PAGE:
I've had this beer twice before, once from cask and once from bottle, and each time I enjoyed it. This bottle today, though, doesn't fire on all cylinders. It pours mostly clear gold with a frothy, white head. The nose holds a bit of citric orange, some grainy pale malts, dirty hay, wet leaves. The flavor is lightly sweet with pale bread, bitter grain husks, slight grass, orange rind, more hay. It's light bodied with fine, almost soft carbonation; the condition seems slightly wanting. Further gritty bitterness to finish, some astringency, hints of wood and grass, rindy citrus, some soggy white bread. The astringency lingers on the back of the tongue. There could be a bit of over-extraction in here or something. Overall it's still drinkable stuff, but given previous experience with this beer I expect more. (Score: 2.8/5.0)

Bottle came in a mixed case of beers from London breweries, from new online retailer London Beer.

Wednesday, 30 July 2014

Beer tasting: The Kernel India Pale Ale Citra Galaxy Mosaic


Each of the three hops featured in this beer on its own makes for a fantastic IPA; indeed, Kernel has made a world-class single-hop IPA using each, with the IPA Citra being arguably the brewery's best known beer. Put these three hops together, though, and the outcome is all but guaranteed to be good.  

This beer pours hazy, rich orange-gold with a frothy, white head that settles into a cream. The nose is rife with dank, citrusy hops, piss, orange and grapefruit; this is vintage Kernel right here. Medium sweet flavor with sturdy pale malt structure that allows the hops to really come out and play. This guy is loaded with juicy citrus, sappy pine, overripe melon and papaya, tangerine, some lightly pithy grapefruit and dry pine needles. It's medium bodied with fine carbonation. Good and resinous to finish with outrageous citrus juice and ripe tropical fruits. Moderately bitter with notes of toasted grass and pine. Glorious stuff. This definitely takes me back to the early days of the Kernel, when they first started splashing on to the scene with their brand of clean yet still super dank IPAs. Ah, lovely. (Score: 4.1/5.0)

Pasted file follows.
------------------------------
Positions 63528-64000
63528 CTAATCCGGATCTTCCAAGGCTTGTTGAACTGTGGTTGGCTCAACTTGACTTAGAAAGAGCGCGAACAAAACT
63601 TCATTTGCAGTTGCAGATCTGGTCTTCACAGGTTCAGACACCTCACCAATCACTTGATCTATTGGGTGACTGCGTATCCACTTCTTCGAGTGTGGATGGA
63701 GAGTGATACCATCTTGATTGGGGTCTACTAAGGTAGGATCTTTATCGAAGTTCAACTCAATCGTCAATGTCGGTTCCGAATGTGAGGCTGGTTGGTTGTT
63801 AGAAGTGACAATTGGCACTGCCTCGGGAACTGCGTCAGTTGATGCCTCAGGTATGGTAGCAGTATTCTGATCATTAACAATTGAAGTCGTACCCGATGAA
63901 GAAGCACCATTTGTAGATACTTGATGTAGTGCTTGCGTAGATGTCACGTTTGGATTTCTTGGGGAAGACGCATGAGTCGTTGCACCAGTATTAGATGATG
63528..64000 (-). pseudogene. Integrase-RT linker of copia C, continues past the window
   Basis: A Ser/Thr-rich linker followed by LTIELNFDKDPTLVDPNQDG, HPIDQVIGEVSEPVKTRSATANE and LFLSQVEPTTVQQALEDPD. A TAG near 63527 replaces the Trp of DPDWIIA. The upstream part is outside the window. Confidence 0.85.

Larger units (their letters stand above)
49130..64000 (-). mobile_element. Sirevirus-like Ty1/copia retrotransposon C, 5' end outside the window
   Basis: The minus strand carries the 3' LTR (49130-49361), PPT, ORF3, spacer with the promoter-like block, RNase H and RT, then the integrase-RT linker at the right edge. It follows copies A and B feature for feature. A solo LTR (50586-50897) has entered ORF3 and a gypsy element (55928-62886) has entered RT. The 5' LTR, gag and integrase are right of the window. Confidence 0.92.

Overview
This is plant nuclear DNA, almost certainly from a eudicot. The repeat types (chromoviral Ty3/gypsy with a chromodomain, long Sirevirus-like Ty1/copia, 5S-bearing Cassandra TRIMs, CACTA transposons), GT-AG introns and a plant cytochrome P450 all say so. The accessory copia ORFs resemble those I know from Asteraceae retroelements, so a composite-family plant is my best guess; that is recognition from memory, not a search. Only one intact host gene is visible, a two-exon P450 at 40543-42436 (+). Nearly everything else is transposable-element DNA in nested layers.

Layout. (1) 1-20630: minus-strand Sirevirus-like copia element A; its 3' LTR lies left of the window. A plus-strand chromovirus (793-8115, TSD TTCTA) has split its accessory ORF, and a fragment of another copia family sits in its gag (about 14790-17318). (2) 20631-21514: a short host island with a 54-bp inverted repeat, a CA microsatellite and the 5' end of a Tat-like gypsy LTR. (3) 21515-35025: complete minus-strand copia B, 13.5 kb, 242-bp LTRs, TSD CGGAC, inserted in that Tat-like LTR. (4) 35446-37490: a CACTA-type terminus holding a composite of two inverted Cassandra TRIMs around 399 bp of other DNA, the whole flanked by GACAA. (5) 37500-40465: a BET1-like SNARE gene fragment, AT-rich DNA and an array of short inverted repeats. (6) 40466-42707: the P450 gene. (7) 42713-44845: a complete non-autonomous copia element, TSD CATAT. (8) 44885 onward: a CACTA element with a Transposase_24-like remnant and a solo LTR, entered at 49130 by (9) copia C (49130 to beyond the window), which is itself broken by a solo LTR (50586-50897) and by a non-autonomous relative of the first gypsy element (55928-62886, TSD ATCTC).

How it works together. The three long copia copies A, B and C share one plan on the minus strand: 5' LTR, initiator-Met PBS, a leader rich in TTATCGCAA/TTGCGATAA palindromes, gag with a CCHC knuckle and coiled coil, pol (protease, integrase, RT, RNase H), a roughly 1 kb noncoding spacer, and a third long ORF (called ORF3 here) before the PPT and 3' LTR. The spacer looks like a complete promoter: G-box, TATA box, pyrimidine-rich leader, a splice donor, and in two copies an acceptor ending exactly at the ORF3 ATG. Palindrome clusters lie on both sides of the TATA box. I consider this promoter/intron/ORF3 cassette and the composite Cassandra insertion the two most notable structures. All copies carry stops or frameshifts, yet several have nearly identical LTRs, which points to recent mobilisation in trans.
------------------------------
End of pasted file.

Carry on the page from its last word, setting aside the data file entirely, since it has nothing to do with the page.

Saturday, 5 July 2014

Beer Tasting: Beavertown Holy Cowbell India Stout


Beavertown recently put out another dark, hoppy beer. They call this one an 'India Stout', suggesting that it straddles the line between IPA and stout. I'm not sure why they wouldn't simply call it a black IPA, but I suppose that at 5.6% it's slightly below what could be considered IPA-strength territory. Nevertheless, this beer carries on the proud Beavertown tradition of making absolutely stonking roasty, well-hopped beers.

I can remember the first time I tried Black Betty - Beavertown's flagship black IPA - shortly after it came out back in November 2012 and being absolutely blown away by it. Beavertown hadn't really made a name for themselves at that point, so to have something that I considered world-class from a relatively unknown London brewery came as something of a surprise - albeit a very welcome one. Indeed, in the ensuing two years, the beer has made quite a name for itself and currently ranks, in a tie with two other beers, as the 8th highest-rated black IPA in the world, according to RateBeer. And at the same time, Beavertown has made quite a name for itself, rocketing into the craft beer collective conscious as one of the UK's top breweries.